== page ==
Abstract

Models in psychology do not consider the concept of sex addiction the same way as other substance or behavior addictions. For example, sex addiction, which is not a DSM-5 disorder, is often assigned as a label to clients based off of high frequency of sexual behavior. Despite sex addiction not being a diagnosable disorder, sex addiction therapists are conducting treatment with people who identify as sex addicts. Due to this lack of a definition, previous research has found that clinicians may identify sex addiction in clients based on their own preconceived worldviews of what types of sexual behaviors or frequencies are deemed pathological. These worldviews are typically tied into values. Arguably, the largest quality that impacts a persons' values is religiosity. Therefore there is a possibility that religiosity impacts clinical decision making regarding sexual behaviors. Thirty-eight trainee clinicians were presented with one of two vignettes. Both vignettes reported a client who had high frequency of sexual behaviors and engaged in unconventional sex acts (e.g., BDSM). Yet, only one vignette reported significant clinical distress related to the behaviors. Trainee clinicians answered various measures of psychopathology regarding the person in the vignette. Results showed that trainee clinicians reported similar ratings of pathology between the two vignettes. Religiosity was examined in an exploratory manner due to lack of participants. These exploratory analyses showed that religiosity had no effect on how trainee clinicians scored.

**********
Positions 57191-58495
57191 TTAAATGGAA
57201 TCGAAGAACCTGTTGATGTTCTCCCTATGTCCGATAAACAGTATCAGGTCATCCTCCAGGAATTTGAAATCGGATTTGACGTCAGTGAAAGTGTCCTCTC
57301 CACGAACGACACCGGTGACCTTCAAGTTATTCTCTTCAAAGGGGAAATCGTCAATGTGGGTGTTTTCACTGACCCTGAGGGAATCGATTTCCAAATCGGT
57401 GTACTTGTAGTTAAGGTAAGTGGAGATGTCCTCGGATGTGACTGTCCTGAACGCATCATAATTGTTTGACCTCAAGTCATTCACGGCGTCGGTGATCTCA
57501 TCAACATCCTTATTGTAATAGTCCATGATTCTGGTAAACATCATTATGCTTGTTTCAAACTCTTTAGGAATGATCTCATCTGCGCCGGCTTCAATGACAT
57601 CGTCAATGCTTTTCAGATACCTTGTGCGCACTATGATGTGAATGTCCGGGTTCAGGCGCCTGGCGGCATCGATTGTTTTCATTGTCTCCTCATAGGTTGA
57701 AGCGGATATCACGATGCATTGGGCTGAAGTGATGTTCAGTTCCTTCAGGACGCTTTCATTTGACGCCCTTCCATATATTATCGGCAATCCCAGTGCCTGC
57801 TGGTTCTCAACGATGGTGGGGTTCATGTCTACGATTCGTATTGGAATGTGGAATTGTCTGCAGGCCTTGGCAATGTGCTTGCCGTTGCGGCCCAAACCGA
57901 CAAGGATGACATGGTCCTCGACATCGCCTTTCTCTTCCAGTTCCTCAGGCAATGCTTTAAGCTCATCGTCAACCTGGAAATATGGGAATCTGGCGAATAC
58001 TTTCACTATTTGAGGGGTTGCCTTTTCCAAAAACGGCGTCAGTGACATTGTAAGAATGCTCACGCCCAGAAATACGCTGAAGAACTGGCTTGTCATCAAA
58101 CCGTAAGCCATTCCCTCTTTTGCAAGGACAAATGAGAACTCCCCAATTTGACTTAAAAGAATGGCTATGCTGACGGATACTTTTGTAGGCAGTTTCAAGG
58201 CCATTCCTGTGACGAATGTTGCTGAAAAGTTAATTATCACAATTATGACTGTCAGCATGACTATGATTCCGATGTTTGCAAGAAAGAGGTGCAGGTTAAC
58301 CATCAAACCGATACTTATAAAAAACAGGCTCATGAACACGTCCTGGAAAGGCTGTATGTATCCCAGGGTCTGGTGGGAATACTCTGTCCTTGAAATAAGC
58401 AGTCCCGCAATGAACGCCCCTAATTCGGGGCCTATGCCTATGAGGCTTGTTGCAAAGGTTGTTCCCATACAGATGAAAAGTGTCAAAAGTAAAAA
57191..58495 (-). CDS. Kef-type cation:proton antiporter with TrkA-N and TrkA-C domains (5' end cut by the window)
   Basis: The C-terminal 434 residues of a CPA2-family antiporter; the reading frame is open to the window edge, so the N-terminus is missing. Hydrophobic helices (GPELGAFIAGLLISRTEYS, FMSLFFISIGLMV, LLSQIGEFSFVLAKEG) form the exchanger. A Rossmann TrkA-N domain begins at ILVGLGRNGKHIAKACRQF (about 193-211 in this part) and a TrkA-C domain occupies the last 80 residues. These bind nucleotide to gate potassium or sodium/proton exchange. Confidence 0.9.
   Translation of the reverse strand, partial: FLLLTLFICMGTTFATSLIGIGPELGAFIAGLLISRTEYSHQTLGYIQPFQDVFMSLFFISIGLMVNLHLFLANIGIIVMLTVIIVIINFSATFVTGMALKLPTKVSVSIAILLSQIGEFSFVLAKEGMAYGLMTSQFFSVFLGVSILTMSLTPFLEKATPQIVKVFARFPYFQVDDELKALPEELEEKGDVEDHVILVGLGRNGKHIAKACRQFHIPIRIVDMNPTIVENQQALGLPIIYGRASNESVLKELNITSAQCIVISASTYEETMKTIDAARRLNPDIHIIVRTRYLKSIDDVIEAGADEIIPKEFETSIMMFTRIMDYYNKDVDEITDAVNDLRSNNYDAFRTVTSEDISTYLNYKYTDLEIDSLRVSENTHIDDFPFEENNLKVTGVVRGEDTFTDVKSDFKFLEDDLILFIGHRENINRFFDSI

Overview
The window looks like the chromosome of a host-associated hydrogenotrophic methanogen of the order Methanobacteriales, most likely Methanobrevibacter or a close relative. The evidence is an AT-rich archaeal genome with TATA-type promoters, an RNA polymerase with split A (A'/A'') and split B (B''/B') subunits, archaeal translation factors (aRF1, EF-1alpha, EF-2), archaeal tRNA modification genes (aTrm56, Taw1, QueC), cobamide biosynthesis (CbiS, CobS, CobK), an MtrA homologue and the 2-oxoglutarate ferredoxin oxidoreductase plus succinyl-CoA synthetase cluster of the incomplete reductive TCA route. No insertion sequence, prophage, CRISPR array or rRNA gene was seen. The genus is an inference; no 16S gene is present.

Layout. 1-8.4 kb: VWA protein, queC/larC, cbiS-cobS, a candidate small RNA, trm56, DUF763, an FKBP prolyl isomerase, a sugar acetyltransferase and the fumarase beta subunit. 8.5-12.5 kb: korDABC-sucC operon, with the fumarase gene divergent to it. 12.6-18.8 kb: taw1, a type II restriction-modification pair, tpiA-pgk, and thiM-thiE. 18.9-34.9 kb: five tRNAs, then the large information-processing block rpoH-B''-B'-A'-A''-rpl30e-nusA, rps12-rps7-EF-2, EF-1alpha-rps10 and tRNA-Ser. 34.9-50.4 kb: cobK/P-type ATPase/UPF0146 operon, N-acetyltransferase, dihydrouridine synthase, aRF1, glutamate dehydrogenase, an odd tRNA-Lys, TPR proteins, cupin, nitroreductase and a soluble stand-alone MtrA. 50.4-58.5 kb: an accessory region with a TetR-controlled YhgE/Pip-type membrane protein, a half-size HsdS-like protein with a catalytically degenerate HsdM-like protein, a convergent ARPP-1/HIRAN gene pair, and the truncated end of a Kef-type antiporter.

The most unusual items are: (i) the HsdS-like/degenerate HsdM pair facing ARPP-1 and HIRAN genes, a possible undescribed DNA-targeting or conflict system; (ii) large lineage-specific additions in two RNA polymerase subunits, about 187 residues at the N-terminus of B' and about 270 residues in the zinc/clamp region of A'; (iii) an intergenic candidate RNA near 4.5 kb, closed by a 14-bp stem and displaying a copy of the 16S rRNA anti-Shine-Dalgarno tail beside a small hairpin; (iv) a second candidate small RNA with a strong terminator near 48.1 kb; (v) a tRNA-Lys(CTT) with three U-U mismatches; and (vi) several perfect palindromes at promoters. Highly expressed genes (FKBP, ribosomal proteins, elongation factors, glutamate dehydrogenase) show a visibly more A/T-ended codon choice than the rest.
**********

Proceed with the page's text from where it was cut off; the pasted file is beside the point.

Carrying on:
Advisor

Eric Sprankle

First Committee Member

Kristie Campana

Second Committee Member

Jeffrey Buchanan

Date of Degree

2017

Language

english

Document Type

Thesis

Degree

Master of Arts (MA)

Department

Psychology

College

Social and Behavioral Sciences

Creative Commons License

Creative Commons Attribution-Noncommercial 4.0 License
This work is licensed under a Creative Commons Attribution-Noncommercial 4.0 License

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